It’s a wrap: Obama’s visit to Saudi Arabia
The recalibration of US-Saudi relations, and by extension the GCC, is a necessary historical and evolutionary move
Now that US President’s Barack Obama’s visit to Saudi Arabia is completed, it’s now time for an accurate assessment of the event itself and the results.
On the surface, Obama’s summit meeting with GCC leaders and individual one on one meetings with key rulers came off as a robust showing of American-GCC unity in the face of regional threats and a pathway forward in the remaining time in office of the current administration. In addition, the discussions were meant to set forth a foundation for the next US administration who ever that winner may be taking office in January 2017. That future needs to be thought about now.
While there was a wide-ranging umbrella of issues discussed during the US-GCC Summit’s three sessions between all parties there is clearly a hierarchy of important and immediate issues.
To be sure, the US-GCC Summit’s findings illustrate a robust set of joint action items between America and the GCC states. The summit, attended by heads of all six Gulf states, pledged to continue coordinating closely on issues of mutual concern including through meetings of foreign and defense ministers.
They also agreed to hold an annual summit-level meeting and open an office in Washington to advance cooperation, and endorsed additional security initiatives.
The recalibration of US-Saudi relations, and by extension the GCC, is a necessary historical and evolutionary moveDr. Theodore Karasik
From the GCC point of view, the most important result from the US-GCC summit was Obama’s comments on Iran which is pleasing to Gulf ears who are unhappy still with the Joint Comprehensive Plan for Action (JCPOA). The American president said he had “serious concerns” about Iran’s continuing belligerent behavior including missile tests and illicit weapons shipments being interdicted in the seas off of the Arabian Peninsula.
In addition, the continuing process of the US-GCC Working Group to meet twice a year is also a positive message. These efforts are slated “to advance cooperation in counterterrorism, streamlining the transfer of critical defense capabilities, missile defense, military preparedness and cyber security.” In this context, the leaders announced future plans for a significant US-GCC military exercise to be held in March 2017. With the Kingdom’s lead in forming the Islamic Military Alliance (IMA), the US is positioning the next administration to assist this new NATO-like trans-regional security organization. Thus, American support for a Sunni alliance may be reverberating positively.
US-GCC thinking on the situation in the Levant remains on the same track. Obama called on Syrian President Bashar al-Assad to step aside not only because he has killed his own people but also because it was hard to see him being the head of a government that would end the fighting. On the situation in Iraq where the US is a major stakeholder together with GCC countries, Obama said that political paralysis was impeding US-led efforts to defeat ISIS and reconstruct that war-torn country.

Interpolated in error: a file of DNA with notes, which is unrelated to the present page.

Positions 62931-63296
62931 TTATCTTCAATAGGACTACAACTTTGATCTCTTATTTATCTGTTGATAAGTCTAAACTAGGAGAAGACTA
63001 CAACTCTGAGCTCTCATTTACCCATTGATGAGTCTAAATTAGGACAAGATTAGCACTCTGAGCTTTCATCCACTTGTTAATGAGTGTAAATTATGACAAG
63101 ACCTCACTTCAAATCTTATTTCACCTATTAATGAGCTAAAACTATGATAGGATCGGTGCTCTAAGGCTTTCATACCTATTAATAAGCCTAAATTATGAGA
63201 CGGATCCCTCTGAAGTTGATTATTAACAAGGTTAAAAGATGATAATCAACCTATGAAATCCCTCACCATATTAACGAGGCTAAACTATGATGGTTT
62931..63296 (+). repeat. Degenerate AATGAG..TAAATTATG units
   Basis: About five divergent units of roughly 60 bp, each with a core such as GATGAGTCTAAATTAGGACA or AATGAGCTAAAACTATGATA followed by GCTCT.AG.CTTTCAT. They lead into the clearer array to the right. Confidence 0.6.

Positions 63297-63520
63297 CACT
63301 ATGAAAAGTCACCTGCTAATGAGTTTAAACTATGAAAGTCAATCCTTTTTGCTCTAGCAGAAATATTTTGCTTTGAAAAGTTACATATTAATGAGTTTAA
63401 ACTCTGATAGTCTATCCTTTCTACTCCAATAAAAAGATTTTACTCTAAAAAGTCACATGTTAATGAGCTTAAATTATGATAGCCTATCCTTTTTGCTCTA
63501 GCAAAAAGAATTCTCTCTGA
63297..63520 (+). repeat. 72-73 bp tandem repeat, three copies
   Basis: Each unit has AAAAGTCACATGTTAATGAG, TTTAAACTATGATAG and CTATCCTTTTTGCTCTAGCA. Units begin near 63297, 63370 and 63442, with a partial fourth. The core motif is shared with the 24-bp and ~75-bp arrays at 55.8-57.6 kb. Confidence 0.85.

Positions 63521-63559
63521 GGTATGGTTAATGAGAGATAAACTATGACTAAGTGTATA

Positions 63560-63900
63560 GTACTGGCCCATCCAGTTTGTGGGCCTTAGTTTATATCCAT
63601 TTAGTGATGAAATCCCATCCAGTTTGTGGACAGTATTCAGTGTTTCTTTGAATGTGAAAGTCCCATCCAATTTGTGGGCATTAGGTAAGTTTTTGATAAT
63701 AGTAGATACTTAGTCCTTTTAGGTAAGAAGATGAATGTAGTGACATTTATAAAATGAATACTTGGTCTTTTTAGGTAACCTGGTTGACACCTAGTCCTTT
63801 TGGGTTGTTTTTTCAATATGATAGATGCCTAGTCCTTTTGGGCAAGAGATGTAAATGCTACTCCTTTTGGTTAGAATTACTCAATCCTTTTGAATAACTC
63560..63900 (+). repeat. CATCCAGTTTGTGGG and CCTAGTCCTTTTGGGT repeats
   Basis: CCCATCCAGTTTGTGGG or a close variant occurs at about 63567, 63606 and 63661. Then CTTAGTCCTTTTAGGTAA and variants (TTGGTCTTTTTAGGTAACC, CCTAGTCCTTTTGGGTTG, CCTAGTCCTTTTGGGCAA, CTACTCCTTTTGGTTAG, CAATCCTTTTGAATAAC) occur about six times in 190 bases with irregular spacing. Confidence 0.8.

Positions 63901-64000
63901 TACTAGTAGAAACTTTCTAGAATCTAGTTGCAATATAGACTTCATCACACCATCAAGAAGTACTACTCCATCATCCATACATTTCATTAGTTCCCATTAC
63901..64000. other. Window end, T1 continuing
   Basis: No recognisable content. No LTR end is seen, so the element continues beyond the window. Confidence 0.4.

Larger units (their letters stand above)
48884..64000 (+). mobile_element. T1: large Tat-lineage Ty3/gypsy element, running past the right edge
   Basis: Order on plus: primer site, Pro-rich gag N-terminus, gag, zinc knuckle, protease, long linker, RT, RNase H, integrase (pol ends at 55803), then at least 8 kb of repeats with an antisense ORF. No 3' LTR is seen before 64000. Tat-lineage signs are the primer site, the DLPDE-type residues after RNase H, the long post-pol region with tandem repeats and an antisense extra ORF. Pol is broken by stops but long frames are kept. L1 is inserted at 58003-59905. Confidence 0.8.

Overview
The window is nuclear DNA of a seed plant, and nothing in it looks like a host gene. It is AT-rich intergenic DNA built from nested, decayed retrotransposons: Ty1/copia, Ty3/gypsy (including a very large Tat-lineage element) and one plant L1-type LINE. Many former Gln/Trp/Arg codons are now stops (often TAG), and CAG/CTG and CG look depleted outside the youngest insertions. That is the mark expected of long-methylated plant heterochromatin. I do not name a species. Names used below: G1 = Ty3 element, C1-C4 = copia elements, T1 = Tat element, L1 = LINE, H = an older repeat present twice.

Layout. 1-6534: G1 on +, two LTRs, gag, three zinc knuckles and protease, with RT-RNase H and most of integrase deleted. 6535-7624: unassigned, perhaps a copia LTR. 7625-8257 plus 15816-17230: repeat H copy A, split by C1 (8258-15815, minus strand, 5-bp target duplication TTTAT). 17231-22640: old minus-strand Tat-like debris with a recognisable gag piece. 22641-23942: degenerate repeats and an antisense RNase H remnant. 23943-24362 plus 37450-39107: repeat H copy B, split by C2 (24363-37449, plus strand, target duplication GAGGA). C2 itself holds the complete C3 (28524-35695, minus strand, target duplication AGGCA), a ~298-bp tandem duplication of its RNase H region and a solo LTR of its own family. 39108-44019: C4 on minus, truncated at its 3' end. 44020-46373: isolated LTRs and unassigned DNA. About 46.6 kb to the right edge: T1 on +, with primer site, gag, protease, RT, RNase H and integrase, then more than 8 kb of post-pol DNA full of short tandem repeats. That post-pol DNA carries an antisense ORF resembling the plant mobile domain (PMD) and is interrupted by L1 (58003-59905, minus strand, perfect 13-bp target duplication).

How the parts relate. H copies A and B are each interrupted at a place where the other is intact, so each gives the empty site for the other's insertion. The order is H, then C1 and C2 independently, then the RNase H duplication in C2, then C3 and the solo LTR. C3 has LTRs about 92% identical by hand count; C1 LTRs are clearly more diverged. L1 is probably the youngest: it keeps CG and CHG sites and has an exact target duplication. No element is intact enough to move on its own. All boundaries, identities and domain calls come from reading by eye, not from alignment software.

Clearly, action is required and the Americans want the GCC to do more. According to a Jordanian official, Saudi Arabia literally is now ordering Iraqi Prime Minister Haider Abadi to visit the Kingdom to discuss Iraq’s future but ultimately to push Iran out of Iraq.
Most importantly, counter-terrorism cooperation is moving in to high gear. Obama pointed out that intelligence sharing between the US and the GCC was vital in the fight against terrorism to help promote collective security.
This coordination on the counter-terror fight is becoming more and more important as wars rage in the Levant and in Yemen. US help to the GCC states in prosecuting the fight against terrorism is taking on new urgency specifically in Yemen regarding AQAP. America is helping the UAE with training program for attacking and eradicating the Yemeni al-Qaeda affiliate and its hold on Hadramawt province and the port of Mukalla.
One other point regarding the US-GCC Summit need to be illuminated.
The recalibration of US-Saudi relations, and by extension the GCC, is a necessary historical and evolutionary move. There is no doubt that multilateral relations are undergoing a transformation. Although Obama himself went out of his way to suggest that the so-called “old” Saudi-US “friendship and deep strategic partnership “was still intact” there is a progression of utmost significance. The Kingdom is making clear that Saudi Arabia is seeking a recalibration of the bilateral relationship.
While the Obama Administration recognizes that Saudi Arabia’s launch of economic reforms, led by King Salman’s son, Deputy Crown Prince Mohammad bin Salman, is a critical moment in the Kingdom’s history, there needs to be the proper combination of mutual veneration and continuous communication in the coming months and years.
Dr. Theodore Karasik is a Gulf-based analyst of regional geo-political affairs. He received his Ph.D in History from UCLA in Los Angeles, California in four fields: Middle East, Russia, Caucasus, and a specialized sub-field in Cultural Anthropology focusing on tribes and clans. He tweets @tkarasik